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As US Supreme Court begins fall term with eight justices split ideologically, the potential impact on the major cases

 The U.S. Supreme Court is shown on December 4, 2017 in Washington, DC.
The U.S. Supreme Court is shown on December 4, 2017 in Washington, DC.
Win McNamee/Getty Images

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With the nation’s focus locked firmly on the ongoing F.B.I. investigation into claims of sexual misconduct against Supreme Court nominee Brett Kavanaugh and the upcoming Senate vote to confirm him, it’s not hard to lose sight of the fact that the justices who are on the Supreme Court still have cases to hear.

On Monday, much to the chagrin of Republicans who had hoped it would begin this term with Kavanaugh confirmed and a conservative majority cemented, the High Court began its fall term with eight justices on the bench -- four liberal and four conservative.

Among the cases of note that they will be considering this term are Madison v. Alabama, which will be heard Tuesday and centers around whether executing a person who suffers from dementia and doesn’t remember committing a crime could be considered cruel and unusual punishment. And while it’s not particularly grabby in terms of its subject matter, Gamble v. United States is one case that many Supreme Court watchers are saying could have implications for presidential pardon power.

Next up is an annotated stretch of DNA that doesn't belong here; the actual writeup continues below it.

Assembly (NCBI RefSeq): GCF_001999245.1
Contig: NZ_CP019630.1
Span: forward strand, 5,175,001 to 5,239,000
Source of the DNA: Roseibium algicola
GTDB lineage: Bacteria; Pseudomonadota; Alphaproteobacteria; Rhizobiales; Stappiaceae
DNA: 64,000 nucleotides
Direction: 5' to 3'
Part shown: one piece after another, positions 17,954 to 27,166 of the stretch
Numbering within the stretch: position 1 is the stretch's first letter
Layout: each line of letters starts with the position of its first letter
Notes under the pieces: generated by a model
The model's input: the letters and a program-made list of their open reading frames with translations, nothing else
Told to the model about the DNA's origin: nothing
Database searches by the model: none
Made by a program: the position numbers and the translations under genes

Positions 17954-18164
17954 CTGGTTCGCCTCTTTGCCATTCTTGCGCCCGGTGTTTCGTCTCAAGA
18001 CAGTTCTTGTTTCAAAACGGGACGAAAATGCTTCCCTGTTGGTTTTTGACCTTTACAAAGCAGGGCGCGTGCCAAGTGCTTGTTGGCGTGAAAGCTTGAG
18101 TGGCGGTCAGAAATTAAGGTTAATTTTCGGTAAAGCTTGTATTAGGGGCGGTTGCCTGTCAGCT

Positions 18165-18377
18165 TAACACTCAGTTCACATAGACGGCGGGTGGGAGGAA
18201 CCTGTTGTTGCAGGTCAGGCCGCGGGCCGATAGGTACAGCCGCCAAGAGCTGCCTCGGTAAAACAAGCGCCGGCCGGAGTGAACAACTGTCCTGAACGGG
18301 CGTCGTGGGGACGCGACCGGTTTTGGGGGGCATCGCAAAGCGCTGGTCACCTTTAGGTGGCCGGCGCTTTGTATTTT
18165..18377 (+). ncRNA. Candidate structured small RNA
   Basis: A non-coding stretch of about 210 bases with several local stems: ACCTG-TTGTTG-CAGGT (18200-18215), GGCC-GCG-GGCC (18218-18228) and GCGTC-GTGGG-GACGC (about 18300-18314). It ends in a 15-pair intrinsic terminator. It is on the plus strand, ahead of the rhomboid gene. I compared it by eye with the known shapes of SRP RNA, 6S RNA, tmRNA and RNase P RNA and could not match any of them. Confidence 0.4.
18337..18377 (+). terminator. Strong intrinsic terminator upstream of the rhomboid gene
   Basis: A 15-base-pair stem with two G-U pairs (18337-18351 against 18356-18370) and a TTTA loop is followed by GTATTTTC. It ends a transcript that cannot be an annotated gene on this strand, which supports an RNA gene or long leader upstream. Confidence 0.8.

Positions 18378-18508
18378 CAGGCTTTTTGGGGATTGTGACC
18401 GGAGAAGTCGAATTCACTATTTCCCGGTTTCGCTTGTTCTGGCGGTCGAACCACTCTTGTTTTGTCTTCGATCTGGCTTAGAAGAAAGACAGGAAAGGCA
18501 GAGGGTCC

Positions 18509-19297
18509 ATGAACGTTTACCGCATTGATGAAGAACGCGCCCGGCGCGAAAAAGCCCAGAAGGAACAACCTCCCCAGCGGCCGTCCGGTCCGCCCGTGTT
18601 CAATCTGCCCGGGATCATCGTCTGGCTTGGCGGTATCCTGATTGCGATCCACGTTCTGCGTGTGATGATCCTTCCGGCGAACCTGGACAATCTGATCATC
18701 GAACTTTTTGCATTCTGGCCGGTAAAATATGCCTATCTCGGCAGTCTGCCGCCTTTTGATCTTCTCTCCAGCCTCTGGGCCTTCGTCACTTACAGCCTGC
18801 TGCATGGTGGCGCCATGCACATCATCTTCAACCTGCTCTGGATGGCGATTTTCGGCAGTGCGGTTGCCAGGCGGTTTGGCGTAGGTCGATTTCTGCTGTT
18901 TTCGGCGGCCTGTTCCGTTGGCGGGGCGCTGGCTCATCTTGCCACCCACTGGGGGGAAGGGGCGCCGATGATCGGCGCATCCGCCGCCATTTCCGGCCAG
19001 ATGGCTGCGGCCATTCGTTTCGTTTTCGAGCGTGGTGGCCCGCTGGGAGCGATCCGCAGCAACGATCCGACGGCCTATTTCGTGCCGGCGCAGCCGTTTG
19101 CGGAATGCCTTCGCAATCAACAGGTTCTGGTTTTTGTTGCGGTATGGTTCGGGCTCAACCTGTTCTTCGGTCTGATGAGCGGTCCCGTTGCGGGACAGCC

The case looks at the double jeopardy provision of the 5th Amendment which prevents someone from being tried for the same crime twice in federal court. The High Court has set precedent for this with the so-called “dual sovereignty exception” which states that someone can be tried for the same crime at the federal and state level because state governments and the federal government are separate sovereign entities as far as the Constitution is concerned.

But depending on how the court rules, there are some who say that if the court rules to throw out the dual sovereignty exception and President Trump decides to pardon someone close to him that has been convicted of a federal crime, like Paul Manafort, it could prevent states from prosecuting those individuals at the state level.

Today on AirTalk, we’ll run down the major cases that Supreme Court watchers are keeping an eye on this term and talk about how the bench being down a justice might impact how it rules in certain cases.


Greg Stohr, Supreme Court reporter for Bloomberg News; he tweets @GregStohr

Stephen Vladeck, professor of law at the University of Texas at Austin, CNN Supreme Court analyst, editor-in-chief of the Just Security blog and senior contributor to the Lawfare blog, both of which focus on national security law; he tweets @steve_vladeck

Ilya Shapiro, senior fellow in constitutional studies at the Cato Institute and editor-in-chief of the Cato Supreme Court Review; he tweets @ishapiro